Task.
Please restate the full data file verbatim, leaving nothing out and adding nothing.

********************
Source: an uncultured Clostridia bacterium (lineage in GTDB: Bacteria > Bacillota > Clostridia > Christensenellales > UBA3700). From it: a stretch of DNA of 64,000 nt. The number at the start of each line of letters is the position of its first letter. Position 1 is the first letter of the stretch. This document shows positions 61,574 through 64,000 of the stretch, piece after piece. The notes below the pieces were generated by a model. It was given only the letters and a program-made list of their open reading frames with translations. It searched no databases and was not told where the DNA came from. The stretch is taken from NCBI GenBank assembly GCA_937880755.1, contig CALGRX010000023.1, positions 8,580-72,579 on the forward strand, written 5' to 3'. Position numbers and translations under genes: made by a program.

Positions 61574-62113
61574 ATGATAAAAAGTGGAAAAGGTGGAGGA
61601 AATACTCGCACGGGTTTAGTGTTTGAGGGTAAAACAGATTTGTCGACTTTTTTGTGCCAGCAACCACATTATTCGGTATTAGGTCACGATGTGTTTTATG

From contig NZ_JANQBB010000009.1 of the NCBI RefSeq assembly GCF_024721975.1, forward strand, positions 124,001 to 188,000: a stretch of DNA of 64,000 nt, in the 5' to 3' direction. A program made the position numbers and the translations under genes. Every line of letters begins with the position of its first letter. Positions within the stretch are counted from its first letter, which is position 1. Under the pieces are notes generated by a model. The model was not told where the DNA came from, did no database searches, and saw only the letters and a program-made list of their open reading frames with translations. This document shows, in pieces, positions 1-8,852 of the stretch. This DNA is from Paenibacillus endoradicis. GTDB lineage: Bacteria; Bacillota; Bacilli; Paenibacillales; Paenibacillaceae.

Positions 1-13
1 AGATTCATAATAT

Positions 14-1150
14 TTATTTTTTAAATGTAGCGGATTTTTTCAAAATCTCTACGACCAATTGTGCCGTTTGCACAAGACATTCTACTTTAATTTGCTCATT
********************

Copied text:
Source: an uncultured Clostridia bacterium (lineage in GTDB: Bacteria > Bacillota > Clostridia > Christensenellales > UBA3700). From it: a stretch of DNA of 64,000 nt. The number at the start of each line of letters is the position of its first letter. Position 1 is the first letter of the stretch. This document shows positions 61,574 through 64,000 of the stretch, piece after piece. The notes below the pieces were generated by a model. It was given only the letters and a program-made list of their open reading frames with translations. It searched no databases and was not told where the DNA came from. The stretch is taken from NCBI GenBank assembly GCA_937880755.1, contig CALGRX010000023.1, positions 8,580-72,579 on the forward strand, written 5' to 3'. Position numbers and translations under genes: made by a program.

Positions 61574-62113
61574 ATGATAAAAAGTGGAAAAGGTGGAGGA
61601 AATACTCGCACGGGTTTAGTGTTTGAGGGTAAAACAGATTTGTCGACTTTTTTGTGCCAGCAACCACATTATTCGGTATTAGGTCACGATGTGTTTTATG

From contig NZ_JANQBB010000009.1 of the NCBI RefSeq assembly GCF_024721975.1, forward strand, positions 124,001 to 188,000: a stretch of DNA of 64,000 nt, in the 5' to 3' direction. A program made the position numbers and the translations under genes. Every line of letters begins with the position of its first letter. Positions within the stretch are counted from its first letter, which is position 1. Under the pieces are notes generated by a model. The model was not told where the DNA came from, did no database searches, and saw only the letters and a program-made list of their open reading frames with translations. This document shows, in pieces, positions 1-8,852 of the stretch. This DNA is from Paenibacillus endoradicis. GTDB lineage: Bacteria; Bacillota; Bacilli; Paenibacillales; Paenibacillaceae.

Positions 1-13
1 AGATTCATAATAT

Positions 14-1150
14 TTATTTTTTAAATGTAGCGGATTTTTTCAAAATCTCTACGACCAATTGTGCCGTTTGCACAAGACATTCTACTTTAATTTGCTCATT